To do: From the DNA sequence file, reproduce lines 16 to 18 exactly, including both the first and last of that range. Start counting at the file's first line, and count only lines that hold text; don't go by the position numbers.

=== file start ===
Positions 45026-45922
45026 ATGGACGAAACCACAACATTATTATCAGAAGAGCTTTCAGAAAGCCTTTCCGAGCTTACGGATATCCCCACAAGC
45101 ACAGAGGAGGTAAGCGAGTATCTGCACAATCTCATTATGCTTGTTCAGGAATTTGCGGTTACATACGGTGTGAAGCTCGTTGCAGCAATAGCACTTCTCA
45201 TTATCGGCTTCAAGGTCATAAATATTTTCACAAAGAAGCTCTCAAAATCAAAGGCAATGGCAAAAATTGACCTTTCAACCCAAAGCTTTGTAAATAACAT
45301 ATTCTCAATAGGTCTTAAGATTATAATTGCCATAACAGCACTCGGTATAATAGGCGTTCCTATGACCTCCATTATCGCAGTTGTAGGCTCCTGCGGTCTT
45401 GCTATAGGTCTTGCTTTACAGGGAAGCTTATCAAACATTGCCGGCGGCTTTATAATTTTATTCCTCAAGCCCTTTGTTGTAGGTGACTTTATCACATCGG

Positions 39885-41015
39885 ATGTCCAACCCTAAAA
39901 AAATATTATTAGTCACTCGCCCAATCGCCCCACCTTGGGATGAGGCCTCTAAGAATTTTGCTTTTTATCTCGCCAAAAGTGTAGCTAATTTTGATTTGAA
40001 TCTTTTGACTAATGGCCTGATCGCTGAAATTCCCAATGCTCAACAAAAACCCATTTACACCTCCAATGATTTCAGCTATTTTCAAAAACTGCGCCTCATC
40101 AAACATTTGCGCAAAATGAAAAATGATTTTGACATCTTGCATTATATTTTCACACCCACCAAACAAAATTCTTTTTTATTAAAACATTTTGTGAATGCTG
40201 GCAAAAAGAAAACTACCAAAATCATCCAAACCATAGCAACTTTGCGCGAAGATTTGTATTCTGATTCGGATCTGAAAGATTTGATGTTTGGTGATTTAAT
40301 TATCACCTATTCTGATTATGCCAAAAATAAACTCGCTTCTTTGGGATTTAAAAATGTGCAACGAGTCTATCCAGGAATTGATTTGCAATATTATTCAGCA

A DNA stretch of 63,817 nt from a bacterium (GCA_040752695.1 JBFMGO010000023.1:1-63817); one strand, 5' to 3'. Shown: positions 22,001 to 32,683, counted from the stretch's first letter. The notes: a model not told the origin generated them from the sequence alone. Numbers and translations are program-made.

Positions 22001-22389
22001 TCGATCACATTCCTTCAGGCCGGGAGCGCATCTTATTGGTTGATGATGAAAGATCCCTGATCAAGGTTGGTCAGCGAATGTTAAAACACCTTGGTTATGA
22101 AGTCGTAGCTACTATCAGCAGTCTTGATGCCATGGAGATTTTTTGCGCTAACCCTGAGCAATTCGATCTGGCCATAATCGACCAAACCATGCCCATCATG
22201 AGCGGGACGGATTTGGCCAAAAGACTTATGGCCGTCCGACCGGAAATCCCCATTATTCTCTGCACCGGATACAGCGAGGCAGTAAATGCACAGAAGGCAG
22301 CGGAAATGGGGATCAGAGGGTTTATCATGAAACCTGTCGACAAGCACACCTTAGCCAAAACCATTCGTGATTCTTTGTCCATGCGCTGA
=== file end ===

22001 TCGATCACATTCCTTCAGGCCGGGAGCGCATCTTATTGGTTGATGATGAAAGATCCCTGATCAAGGTTGGTCAGCGAATGTTAAAACACCTTGGTTATGA
22101 AGTCGTAGCTACTATCAGCAGTCTTGATGCCATGGAGATTTTTTGCGCTAACCCTGAGCAATTCGATCTGGCCATAATCGACCAAACCATGCCCATCATG
22201 AGCGGGACGGATTTGGCCAAAAGACTTATGGCCGTCCGACCGGAAATCCCCATTATTCTCTGCACCGGATACAGCGAGGCAGTAAATGCACAGAAGGCAG